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    QuestionIs an intensive group training protocol costeffective compared to usual care physiotherapy for chronic low back pain?DesignEconomic evaluation alongside a randomised controlled trial comparing two physiotherapy interventions for chronic low back pain.SettingPrimary care physiotherapy clinics in and around Amsterdam, the Netherlands, involving 85 physiotherapists.Participants114 participants with a new episode of non-specific low back pain of more than 12 weeks duration and aged 18 to 65 years were included. Patients with specific spinal pathology were excluded.InterventionsParticipants in the intensive group performed 10 individual and 20 group sessions consisting of graded exercises and back school based on behavioural principles. Those allocated to usual care received an average of 9 sessions of individual physiotherapy treatments according to the Royal Dutch College for Physiotherapy Low Back Pain Guidelines.OutcomesTreatment effectiveness was measured using the following pre-specified outcomes: functional status (24-item Roland-Morris Disability Questionnaire), pain intensity (11-point numerical rating scale), general perceived effect (6-point GPE scale) and quality of life (EuroQol-5D) at baseline, 6, 13, 26, and 52 weeks after randomisation, with 89% followup at 1 year. Diaries were used to measure costs associated with utilisation of health care, non-health care, medications, and loss of productivity due to work absenteeism. Multilevel analyses were performed to determine the difference in effects. The mean differences in costs between groups and 95% confidence intervals (CIs) were obtained by bias corrected and accelerated bootstrapping. Quality of life was expressed in utilities based on the Dutch tariff.ResultsThe differences in effects were small and not significant. Although the direct health care costs were higher for the intensive training group, (between-group difference per patient €233, 95% CI 2185 to 2764), there were no differences between the groups in terms of total health costs.ConclusionThe intensive group training protocol is not cost-effective compared with usual care physiotherapy carried out according to the guidelines. Whilst there is no clinical contraindication to the use of the intensive group training program, the results do not support implementation of the intensive program for back pain in primary care in the Netherlands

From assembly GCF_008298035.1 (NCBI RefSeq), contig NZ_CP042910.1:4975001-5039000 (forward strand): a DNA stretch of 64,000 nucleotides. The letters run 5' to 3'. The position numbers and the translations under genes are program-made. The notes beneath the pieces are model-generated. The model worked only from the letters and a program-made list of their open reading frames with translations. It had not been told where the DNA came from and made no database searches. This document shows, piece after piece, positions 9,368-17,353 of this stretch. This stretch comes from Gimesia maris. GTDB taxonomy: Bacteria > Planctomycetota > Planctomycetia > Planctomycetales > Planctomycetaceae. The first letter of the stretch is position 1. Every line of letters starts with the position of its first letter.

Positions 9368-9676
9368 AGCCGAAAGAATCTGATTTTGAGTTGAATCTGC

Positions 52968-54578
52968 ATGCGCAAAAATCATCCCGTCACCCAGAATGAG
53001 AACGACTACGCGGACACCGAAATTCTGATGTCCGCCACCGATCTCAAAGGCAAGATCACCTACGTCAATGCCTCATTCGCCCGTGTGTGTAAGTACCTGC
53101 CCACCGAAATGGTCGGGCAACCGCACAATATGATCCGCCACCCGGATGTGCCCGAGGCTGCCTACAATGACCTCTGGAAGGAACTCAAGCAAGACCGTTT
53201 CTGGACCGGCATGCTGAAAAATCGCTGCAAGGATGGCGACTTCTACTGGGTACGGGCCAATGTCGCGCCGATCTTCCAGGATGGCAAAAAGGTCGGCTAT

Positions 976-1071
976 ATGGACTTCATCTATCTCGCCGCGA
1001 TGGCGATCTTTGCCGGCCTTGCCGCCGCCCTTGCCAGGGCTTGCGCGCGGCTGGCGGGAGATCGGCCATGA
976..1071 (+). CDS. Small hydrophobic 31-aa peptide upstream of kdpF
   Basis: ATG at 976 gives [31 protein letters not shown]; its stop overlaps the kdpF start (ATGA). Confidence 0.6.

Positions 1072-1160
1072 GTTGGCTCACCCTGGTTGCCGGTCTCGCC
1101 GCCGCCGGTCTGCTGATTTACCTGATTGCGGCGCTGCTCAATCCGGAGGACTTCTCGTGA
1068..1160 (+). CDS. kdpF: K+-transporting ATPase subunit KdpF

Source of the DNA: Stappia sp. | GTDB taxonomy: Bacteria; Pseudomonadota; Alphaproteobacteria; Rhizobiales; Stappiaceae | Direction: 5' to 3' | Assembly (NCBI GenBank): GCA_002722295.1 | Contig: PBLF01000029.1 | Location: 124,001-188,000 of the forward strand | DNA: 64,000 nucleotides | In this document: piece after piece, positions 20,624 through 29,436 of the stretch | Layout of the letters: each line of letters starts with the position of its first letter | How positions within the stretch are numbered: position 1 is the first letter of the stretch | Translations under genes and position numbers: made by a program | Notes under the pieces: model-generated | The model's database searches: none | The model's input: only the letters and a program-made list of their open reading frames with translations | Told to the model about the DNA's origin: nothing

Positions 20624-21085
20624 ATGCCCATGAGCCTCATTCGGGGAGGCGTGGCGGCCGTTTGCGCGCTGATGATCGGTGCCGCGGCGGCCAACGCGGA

A qualitative insight into rural casemix education, CHERE Project Report No 10

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    NSW, while often regarded as the non- Casemix state, has been using Casemix information to assist planning and funding of hospitals. However, the use of this tool and the necessary education and knowledge about Casemix has not been evenly spread throughout the state, with health service staff in metropolitan areas relatively more familiar with its use then their colleagues in rural NSW. In 1998, both NSW Health and the NSW Casemix Clinical Committee (NCCC) proposed that an effort be made to increase the knowledge and participation of rural clinical and health service staff in Casemix activities. This research was proposed as a means of establishing the current situation regarding Casemix, knowledge in rural areas, providing advice regarding the best methods of implementing Casemix education for rural staff and, if possible, evaluating the success of the education. Casemix is a broad term referring to the tools and information system used to assist in such activities as planning, benchmarking, managing and funding health care services. Casemix is underpinned by classification systems that allow meaningful comparisons of workload or throughput between facilities. In this study, qualitative research methods were used to examine the issues faced by rural health service staff in gaining knowledge of and using Casemix. This information was supplemented by a survey, which assessed the level of knowledge and understanding of Casemix in two rural areas.Casemix, hospital funding